Wild - This latest addition to the fabulous Photicular series of chunky sized books features 8 endangered animals in action: moving images of tigers licking, gorillas picking, elephants splashing and pandas gnashing. An engaging way to learn about nature.
Favourite New Zealand Childrens & Young Adult Titles of 2017
Glitterewings Book Week Blunder Recommended new Scholastic book series called Miniwings by top-notch New Zealand children's author Sally Sutton. Funny capers of 2 sisters and 6 magical Miniwing horses who lead them into trouble and chaos... in this case, during their attempts to dress up for their school's Book Week competition. There's a visit from a famous horse book author a lot like real Diamond Horse author Stacey Gregg. I especially liked her horse named Canterbury, who is "quite plain on the outside... but inside he's strong and brace, and he never gives up. And it's what on the inside that counts." 6 books in the series due out, full of colour illustrations, bouncing text and a glossary of their 'fabbo' lingo with words like 'perskery' and 'spukey'. Great for middle primary age readers.
This Beats Perfect A contemporary young adult novel about finding your voice. There's music, social media and girl duets with boy. The title's a play on words and the 2 main characters, striving musicians, are held back by a fear of failure not too dissimilar to the author's own life experiences. Author Rebecca Denton grew up as a teen in Dunedin in the early 90s, heavily influenced by the kiwi music scene and went on to work in the music industry - it shows through the novel, which includes a playlist. A warm-hearted light holiday read for me that hit the spot for re-imagining my own youth, if framed by today's globally connected technology. It compelled me to get in touch with the author and interview her about the musical and creative influences for this story.
Non-Fiction Favourites of 2017
Do Not Lick This Book
Fantastic microscopic images of paper, your teeth and your bellybutton... Main character is Min the microbe who takes you on a tour, with her friends like fungus. A unique take on presenting science simply. Invites the reader to get interactive with the book to get super duper up close!
Keith Haring Inspirational true story of a talented artist who, from a young age, was compelled to draw, draw, draw - including up walls, buildings and outdoors. Celebrates an artist wanting to make art accessible to everyone. A generous soul: the more he gave away, the more he got back. Jive drawings, breakdancing and city street life. Fantastically illustrated of course! Great inspiration for kids.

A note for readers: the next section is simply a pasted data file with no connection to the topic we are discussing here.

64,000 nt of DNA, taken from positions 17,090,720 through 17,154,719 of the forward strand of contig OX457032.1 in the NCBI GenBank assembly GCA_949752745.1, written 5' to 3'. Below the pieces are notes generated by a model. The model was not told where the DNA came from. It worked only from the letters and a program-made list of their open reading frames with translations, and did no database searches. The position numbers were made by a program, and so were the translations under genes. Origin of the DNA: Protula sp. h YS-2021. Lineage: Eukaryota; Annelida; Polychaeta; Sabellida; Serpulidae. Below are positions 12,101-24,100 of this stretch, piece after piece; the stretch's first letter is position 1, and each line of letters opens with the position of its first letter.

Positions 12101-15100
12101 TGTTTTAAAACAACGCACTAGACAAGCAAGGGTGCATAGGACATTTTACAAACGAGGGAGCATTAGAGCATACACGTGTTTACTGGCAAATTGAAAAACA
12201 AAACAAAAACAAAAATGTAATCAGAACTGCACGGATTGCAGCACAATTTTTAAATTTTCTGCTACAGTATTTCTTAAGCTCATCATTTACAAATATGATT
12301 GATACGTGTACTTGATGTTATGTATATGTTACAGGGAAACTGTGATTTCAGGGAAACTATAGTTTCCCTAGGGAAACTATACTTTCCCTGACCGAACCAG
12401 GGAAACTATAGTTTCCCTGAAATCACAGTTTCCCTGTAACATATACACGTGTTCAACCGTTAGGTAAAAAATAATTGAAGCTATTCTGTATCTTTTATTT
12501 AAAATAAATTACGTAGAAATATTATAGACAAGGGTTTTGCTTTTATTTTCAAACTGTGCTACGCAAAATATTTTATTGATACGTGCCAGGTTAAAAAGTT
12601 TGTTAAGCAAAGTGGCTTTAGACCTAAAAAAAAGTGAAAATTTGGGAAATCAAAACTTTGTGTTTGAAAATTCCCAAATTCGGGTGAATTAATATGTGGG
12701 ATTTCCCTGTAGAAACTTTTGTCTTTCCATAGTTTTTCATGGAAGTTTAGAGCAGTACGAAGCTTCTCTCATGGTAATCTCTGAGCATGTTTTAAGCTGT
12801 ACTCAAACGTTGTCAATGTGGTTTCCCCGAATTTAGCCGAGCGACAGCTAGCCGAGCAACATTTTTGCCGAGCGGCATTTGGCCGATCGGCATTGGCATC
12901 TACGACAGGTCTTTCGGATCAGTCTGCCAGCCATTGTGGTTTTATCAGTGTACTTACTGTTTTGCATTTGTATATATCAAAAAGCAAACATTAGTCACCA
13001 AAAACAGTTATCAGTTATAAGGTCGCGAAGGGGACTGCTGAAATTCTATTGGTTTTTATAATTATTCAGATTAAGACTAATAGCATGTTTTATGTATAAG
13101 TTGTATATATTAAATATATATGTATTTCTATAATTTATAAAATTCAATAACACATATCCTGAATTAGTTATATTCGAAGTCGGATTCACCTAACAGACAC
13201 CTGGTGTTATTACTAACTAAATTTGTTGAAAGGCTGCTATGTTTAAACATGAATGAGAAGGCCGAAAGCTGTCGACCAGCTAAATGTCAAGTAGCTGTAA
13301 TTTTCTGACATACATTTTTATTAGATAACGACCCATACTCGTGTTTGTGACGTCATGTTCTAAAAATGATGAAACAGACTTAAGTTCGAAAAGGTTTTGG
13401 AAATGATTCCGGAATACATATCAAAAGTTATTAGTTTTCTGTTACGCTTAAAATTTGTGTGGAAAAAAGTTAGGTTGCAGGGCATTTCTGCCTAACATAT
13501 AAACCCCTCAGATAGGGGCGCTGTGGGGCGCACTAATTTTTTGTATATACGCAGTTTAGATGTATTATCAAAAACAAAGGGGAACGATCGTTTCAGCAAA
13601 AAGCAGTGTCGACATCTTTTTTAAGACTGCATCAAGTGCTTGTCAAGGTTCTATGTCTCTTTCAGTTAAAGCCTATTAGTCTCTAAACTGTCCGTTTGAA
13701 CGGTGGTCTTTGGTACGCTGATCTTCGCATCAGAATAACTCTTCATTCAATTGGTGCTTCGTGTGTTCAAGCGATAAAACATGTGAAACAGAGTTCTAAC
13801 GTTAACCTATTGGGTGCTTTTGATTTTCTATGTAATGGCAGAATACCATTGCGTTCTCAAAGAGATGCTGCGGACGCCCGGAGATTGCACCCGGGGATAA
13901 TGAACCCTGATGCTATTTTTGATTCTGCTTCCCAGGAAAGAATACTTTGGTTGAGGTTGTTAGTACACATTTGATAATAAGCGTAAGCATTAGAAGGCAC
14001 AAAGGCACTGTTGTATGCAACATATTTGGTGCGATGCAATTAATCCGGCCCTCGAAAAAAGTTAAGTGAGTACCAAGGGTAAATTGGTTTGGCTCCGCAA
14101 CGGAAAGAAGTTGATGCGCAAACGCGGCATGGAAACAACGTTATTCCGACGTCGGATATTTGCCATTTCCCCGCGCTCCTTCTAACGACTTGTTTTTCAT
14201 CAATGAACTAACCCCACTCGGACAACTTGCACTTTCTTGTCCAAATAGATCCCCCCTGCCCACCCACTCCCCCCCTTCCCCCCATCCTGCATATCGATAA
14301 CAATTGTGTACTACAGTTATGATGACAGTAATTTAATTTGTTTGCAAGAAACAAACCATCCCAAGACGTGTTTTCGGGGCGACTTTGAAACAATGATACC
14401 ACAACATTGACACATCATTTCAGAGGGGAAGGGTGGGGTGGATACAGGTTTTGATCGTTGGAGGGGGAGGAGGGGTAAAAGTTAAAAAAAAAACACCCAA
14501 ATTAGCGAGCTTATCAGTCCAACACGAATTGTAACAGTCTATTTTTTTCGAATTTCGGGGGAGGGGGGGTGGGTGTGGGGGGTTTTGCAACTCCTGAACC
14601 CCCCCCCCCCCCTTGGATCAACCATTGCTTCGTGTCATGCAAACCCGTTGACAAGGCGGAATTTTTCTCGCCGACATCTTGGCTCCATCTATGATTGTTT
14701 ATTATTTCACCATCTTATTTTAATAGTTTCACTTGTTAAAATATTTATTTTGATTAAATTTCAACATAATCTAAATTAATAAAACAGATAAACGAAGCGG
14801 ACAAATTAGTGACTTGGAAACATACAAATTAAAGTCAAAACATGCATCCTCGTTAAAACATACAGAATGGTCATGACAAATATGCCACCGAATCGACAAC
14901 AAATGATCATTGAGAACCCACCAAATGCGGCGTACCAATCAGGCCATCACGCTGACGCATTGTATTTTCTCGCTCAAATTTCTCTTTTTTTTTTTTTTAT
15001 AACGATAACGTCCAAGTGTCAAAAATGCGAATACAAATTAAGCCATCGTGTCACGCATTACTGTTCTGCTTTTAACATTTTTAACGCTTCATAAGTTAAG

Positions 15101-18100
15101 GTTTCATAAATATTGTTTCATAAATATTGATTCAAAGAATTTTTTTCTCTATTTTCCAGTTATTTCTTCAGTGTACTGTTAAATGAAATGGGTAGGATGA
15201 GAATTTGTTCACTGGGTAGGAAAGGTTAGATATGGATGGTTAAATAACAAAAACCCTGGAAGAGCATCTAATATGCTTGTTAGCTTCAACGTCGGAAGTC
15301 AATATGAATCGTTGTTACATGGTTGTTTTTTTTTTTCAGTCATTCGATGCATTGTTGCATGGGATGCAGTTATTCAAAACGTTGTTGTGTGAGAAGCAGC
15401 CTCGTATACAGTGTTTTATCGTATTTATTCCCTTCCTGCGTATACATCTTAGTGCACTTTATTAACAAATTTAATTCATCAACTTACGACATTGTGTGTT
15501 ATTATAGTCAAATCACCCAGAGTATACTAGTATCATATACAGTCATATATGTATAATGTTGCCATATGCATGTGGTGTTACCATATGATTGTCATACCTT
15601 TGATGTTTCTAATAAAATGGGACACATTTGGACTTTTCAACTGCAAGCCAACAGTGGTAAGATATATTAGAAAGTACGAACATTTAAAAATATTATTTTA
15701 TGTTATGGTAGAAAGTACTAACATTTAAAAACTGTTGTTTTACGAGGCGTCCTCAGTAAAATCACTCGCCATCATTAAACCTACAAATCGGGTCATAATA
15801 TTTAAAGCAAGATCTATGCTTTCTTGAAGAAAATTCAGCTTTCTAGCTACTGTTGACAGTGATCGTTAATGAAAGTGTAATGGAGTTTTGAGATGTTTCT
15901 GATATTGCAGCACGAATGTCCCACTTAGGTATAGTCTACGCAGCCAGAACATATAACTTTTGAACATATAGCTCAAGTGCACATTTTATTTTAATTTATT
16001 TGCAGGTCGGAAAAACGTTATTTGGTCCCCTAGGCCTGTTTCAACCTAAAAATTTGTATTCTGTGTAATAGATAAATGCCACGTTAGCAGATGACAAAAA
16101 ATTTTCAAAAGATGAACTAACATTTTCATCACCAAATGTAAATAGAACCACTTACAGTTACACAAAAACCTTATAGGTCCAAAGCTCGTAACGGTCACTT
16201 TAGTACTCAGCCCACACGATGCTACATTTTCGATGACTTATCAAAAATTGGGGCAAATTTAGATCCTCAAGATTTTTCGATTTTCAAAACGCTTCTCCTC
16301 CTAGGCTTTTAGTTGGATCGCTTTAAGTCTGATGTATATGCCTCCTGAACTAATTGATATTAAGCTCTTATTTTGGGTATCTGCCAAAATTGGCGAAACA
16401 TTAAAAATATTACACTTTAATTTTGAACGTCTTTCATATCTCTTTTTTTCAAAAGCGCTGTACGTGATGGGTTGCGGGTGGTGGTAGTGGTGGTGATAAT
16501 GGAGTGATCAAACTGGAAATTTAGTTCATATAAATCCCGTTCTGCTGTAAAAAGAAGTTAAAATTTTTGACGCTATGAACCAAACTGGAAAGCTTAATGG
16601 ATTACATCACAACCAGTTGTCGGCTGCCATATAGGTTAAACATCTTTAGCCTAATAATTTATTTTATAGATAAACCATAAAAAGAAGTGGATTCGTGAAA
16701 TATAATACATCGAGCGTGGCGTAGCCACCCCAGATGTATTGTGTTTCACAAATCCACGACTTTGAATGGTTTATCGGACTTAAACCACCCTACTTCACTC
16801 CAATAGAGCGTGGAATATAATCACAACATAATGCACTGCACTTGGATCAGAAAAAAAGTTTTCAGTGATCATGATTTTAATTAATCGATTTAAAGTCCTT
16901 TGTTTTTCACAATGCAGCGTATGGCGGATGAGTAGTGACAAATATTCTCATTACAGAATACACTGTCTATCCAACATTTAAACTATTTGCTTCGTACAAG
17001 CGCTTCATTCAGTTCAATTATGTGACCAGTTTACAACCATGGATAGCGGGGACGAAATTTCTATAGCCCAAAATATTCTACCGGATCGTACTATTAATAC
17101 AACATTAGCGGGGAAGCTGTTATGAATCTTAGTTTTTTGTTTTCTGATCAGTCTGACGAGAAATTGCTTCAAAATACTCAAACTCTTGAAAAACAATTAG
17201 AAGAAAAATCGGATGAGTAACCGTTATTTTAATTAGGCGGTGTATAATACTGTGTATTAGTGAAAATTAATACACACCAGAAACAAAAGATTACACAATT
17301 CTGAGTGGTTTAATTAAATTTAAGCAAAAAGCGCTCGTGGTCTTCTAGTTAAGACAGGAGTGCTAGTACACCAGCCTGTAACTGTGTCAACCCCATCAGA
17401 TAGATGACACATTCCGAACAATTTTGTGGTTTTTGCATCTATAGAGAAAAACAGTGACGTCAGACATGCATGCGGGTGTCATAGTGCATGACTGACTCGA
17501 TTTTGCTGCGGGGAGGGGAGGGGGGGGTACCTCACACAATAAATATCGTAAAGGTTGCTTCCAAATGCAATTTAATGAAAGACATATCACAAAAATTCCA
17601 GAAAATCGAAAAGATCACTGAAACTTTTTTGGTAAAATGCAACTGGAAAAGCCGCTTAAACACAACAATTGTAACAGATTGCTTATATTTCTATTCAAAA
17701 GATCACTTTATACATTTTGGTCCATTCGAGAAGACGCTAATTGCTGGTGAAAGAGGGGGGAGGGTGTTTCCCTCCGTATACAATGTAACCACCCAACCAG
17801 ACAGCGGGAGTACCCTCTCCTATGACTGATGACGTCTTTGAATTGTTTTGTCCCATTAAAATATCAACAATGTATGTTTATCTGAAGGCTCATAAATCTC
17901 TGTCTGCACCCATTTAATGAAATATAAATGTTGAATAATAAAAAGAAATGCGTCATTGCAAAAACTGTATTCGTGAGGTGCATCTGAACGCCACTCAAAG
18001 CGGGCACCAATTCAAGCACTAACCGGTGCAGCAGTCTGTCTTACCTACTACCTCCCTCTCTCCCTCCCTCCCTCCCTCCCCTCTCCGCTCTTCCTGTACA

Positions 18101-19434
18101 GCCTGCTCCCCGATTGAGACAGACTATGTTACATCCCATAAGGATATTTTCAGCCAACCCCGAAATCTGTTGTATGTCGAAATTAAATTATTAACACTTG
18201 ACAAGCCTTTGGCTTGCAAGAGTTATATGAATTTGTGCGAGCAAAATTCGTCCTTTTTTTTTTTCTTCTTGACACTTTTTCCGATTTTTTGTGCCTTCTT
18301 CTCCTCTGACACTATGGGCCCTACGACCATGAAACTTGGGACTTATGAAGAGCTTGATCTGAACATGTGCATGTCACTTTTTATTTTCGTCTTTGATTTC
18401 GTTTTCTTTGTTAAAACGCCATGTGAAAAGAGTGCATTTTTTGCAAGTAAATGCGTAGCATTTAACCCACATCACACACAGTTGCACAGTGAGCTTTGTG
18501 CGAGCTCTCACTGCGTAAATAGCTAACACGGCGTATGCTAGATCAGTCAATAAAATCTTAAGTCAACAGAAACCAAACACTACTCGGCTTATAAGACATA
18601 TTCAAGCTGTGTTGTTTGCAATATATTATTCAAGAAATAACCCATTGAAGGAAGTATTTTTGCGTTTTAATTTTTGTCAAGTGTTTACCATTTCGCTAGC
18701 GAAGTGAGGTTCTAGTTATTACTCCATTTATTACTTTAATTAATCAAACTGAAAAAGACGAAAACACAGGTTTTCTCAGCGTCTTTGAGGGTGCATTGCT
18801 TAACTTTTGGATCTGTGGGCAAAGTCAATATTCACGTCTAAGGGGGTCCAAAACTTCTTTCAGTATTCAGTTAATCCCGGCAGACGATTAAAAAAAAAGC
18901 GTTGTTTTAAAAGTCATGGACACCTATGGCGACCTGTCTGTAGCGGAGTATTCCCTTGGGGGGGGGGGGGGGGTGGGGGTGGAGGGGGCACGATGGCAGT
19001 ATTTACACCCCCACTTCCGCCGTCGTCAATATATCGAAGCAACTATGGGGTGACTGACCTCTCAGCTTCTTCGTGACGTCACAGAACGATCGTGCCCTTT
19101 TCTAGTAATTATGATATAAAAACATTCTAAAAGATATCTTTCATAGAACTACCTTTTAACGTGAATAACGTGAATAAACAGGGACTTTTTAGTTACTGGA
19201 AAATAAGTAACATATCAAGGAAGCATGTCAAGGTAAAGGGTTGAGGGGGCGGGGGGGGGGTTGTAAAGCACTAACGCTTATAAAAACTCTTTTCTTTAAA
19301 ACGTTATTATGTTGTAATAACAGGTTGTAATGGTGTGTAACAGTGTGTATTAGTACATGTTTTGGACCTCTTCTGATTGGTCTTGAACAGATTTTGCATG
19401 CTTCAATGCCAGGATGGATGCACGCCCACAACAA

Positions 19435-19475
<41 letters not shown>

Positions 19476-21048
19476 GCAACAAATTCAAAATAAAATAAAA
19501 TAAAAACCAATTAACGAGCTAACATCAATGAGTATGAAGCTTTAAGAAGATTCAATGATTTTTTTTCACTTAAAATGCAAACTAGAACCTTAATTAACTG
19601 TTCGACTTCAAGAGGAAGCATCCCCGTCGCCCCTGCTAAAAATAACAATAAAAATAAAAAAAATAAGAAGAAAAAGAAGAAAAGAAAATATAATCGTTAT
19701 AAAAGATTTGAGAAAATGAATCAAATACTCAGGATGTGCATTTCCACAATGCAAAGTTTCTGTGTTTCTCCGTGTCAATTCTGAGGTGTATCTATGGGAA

Wordless Wonders of 2017
Small Wonders I love this wordless book of miniature photography that reimagines the ordinary world! So clever! Although not officially a children's book, your child will enjoy these images... Check out Tanaka' s Instagram page and his website for more fantastical scenes with model figurines and ordinary household items, food and office supplies.
Books with Spunk
Two recent books on similar themes - one for older children and the other a young adult read:
The First Rule of Punk
I was coincidentally reading this book around the same time as seeing the new Pixar movie Coco - the both feature a young musical Mexican trying to be true to themselves, despite family disapproval, and both come to a head with an important talent show on the Day of the Dead, showcasing not just their music but determination to find their 'voice'. In The First Rule of Punk, Malu struggles: both to fit in as a punk at a new school after being forced to move cities and culturally, to embrace her Mexican heritage despite being a half-caste (she hates cilantro). Her Spanish falters despite having a 'SuperMexican' for a mother. Her new classmates call her a 'co-co' - like a coconut: brown on the outside, white on the inside, hence the name of the band Malu forms, the Co-Cos. What does it look like to be in touch with with one's culture and what does it really mean to be punk? A fair helping Spanish language and cultural information deepen this coming of age story. There's also lots of cool zine-like vignettes throughout the book to both express her feelings and disseminate cultural history.
Moxie by Jennifer Mathieu. "Vivian Carter is fed up with a high school administration that thinks the football team can do no wrong. Fed up with sexist dress codes, hallway harassment, and gross comments from guys during class. But most of all, Viv is fed up with always following the rules. Her mom was a tough-as-nails, punk rock Riot Grrrl in the '90s, and now Viv takes a page from her mother's past and creates a feminist zine that she distributes anonymously to her classmates. She's just blowing off steam, but what she has started is nothing short of a girl revolution."